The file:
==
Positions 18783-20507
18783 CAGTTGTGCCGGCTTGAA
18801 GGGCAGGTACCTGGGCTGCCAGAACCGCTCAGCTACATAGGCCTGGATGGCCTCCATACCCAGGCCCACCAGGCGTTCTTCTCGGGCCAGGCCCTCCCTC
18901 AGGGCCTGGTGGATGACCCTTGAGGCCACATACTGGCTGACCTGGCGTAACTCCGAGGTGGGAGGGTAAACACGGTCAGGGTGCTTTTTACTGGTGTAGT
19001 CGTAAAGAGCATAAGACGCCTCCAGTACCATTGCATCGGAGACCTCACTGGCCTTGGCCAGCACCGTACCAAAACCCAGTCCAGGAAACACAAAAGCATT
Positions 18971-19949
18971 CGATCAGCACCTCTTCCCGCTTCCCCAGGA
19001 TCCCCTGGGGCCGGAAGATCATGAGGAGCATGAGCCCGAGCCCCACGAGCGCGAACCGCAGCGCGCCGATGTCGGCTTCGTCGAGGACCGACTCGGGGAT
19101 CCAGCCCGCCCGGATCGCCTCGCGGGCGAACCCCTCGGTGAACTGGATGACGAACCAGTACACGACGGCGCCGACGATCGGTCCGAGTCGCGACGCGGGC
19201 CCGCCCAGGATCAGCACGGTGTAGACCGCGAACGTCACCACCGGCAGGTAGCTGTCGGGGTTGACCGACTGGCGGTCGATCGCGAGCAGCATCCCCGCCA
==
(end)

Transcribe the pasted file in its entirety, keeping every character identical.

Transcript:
Positions 18783-20507
18783 CAGTTGTGCCGGCTTGAA
18801 GGGCAGGTACCTGGGCTGCCAGAACCGCTCAGCTACATAGGCCTGGATGGCCTCCATACCCAGGCCCACCAGGCGTTCTTCTCGGGCCAGGCCCTCCCTC
18901 AGGGCCTGGTGGATGACCCTTGAGGCCACATACTGGCTGACCTGGCGTAACTCCGAGGTGGGAGGGTAAACACGGTCAGGGTGCTTTTTACTGGTGTAGT
19001 CGTAAAGAGCATAAGACGCCTCCAGTACCATTGCATCGGAGACCTCACTGGCCTTGGCCAGCACCGTACCAAAACCCAGTCCAGGAAACACAAAAGCATT
Positions 18971-19949
18971 CGATCAGCACCTCTTCCCGCTTCCCCAGGA
19001 TCCCCTGGGGCCGGAAGATCATGAGGAGCATGAGCCCGAGCCCCACGAGCGCGAACCGCAGCGCGCCGATGTCGGCTTCGTCGAGGACCGACTCGGGGAT
19101 CCAGCCCGCCCGGATCGCCTCGCGGGCGAACCCCTCGGTGAACTGGATGACGAACCAGTACACGACGGCGCCGACGATCGGTCCGAGTCGCGACGCGGGC
19201 CCGCCCAGGATCAGCACGGTGTAGACCGCGAACGTCACCACCGGCAGGTAGCTGTCGGGGTTGACCGACTGGCGGTCGATCGCGAGCAGCATCCCCGCCA